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Under The Weather

Shira Yehudit Djlilmand

Tornadoes, hurricanes, floods, volcanoes, droughts, earthquakes – are these devastating modern weather phenomena some apocalyptic anomaly, or have these weird weather patterns been around as long as time?

Wednesday, August 31, 2011

Hurricane Irene, busy wreaking havoc in the northeastern US, is just the latest in a slew of weird weather events that leave people scratching their heads in wonder: is the weather really getting weirder?

Monster tornadoes, historic floods, massive wildfires, earthquakes, volcanic eruptions and widespread drought have delivered a wallop of weather-related destruction and misery to regions across the globe since the beginning of the year. And it may all be related. While green activists prefer to categorize everything in terms of global warming, weather forecasters searching for some unifying factor point to the La Niña climate pattern, a phenomenon born far out in the Pacific Ocean that shapes weather across the globe, in combination with other atmospheric anomalies that have altered the jet stream flow of air across North America. La Niña is defined as cooler-than-normal sea-surface temperatures in the central and eastern tropical Pacific Ocean, which affect weather patterns around the world, according to the Climate Prediction Center in Camp Springs, Md.

Hurricane Irene is the US’s ninth billion-dollar weather event of the year, and the damage is still accruing. But isn’t weather supposed to be something predictable, even boring? Looking back over the last year alone, extreme weather events seem to have taken on a life of their own: the April 2010 eruption of the volcano Eyjafjallajokull in Iceland, which spread so much black dust in the skies that air travel in northern Europe was brought to a standstill for days; the devastating 6.4 magnitude earthquake in Christchurch, New Zealand, in February this year, following just six months after a 7.1 earthquake hit the same area; the outbreak of tornadoes in the US in April this year, known as the 2011 Super Outbreak, when a total of 336 tornadoes swept through thirty three states from Texas to New York, causing widespread damage and an estimated 246 deaths; and again this April, the devastating tsunami in Japan which left over 16,000 dead and caused an unprecedented nuclear alert as three reactors exploded.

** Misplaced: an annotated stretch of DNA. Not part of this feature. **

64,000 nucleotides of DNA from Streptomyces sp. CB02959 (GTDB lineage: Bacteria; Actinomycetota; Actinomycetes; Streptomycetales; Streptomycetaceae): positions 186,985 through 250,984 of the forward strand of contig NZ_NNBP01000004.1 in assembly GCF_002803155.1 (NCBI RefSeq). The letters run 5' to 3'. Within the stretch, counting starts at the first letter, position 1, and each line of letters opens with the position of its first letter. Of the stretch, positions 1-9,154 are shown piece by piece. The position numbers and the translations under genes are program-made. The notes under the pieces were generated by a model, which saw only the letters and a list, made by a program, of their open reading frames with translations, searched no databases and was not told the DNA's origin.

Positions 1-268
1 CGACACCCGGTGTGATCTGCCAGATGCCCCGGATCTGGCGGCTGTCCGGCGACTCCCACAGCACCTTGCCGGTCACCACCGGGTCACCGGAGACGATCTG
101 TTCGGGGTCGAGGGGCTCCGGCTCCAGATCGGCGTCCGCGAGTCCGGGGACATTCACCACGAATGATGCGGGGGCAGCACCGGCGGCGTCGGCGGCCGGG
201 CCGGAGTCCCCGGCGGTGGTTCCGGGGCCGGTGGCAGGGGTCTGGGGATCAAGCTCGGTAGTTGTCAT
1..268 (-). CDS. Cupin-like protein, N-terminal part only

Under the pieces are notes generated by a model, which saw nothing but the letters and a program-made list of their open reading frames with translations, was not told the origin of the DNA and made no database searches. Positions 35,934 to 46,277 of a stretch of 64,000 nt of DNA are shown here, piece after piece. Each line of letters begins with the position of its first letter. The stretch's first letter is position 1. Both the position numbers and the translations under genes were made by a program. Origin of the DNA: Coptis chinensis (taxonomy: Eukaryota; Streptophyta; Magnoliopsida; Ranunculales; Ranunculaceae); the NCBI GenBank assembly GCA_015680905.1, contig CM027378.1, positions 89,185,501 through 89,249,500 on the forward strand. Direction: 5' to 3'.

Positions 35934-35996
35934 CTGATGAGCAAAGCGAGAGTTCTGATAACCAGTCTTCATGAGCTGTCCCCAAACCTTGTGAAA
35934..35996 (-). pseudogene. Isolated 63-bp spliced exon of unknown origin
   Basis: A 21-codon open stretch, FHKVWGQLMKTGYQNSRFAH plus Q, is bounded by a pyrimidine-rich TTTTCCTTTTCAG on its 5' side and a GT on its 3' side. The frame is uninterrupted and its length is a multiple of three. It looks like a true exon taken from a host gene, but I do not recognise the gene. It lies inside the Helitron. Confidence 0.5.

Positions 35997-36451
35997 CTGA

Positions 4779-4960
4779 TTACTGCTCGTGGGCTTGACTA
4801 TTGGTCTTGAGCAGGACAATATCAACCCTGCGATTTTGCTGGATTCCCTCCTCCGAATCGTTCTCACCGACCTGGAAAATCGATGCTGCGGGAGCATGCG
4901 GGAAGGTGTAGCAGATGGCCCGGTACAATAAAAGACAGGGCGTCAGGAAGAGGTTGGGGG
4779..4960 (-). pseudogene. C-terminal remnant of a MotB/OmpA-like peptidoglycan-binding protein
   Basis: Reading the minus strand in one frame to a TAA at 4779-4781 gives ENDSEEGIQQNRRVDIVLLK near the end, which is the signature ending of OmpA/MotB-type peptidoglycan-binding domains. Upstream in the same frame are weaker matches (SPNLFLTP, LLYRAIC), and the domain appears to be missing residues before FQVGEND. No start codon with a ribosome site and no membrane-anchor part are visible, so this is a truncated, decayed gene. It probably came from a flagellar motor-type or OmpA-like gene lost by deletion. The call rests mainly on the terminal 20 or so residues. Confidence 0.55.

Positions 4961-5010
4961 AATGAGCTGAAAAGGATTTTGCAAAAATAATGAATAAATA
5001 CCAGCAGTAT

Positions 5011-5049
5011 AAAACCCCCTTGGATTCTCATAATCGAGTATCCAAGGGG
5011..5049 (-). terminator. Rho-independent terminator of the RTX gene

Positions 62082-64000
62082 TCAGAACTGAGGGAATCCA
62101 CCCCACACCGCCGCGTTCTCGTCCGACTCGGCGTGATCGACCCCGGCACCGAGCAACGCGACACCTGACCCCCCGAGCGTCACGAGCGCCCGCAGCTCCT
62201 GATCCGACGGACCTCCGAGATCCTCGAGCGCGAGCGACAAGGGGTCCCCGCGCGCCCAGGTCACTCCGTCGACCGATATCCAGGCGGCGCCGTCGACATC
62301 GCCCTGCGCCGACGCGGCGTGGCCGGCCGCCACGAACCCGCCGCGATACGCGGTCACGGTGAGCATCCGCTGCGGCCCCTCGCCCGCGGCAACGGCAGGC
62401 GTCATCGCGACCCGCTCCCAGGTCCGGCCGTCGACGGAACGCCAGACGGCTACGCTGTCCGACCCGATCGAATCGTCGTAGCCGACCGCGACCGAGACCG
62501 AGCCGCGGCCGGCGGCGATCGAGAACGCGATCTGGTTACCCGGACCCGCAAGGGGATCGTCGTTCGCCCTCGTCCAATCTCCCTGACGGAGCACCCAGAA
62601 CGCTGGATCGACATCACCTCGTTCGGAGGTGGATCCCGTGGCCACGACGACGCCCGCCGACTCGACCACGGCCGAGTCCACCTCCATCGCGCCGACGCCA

Advocates of the global warming theory point to the recent extreme weather events — along with cyclones in Burma, chills in Nepal, and blizzards in Britain — as a consequence of increasing carbon dioxide emissions. The World Meteorological Organization and the US Environmental Protection Agency have also linked seemingly increasing extreme weather events to global warming, yet there doesn’t appear to be any concrete evidence of this. More cautious scientists warn that a string of single events does not prove a pattern, but rather that the statistical evidence needed to prove or disprove such a contention needs to be accumulated over decades, at least. That involves setting the recent extreme weather against historical records to ascertain if it really is so extreme by comparison.

The Twentieth Century Reanalysis Project is an attempt to do just that. Using specialized computer programs, the project has generated a database of global atmospheric circulation from 1871 to present day. The project’s initial findings, published earlier this year, found no solid evidence of an increasingly extreme weather trend — it seems weird weather has always been around. 

 

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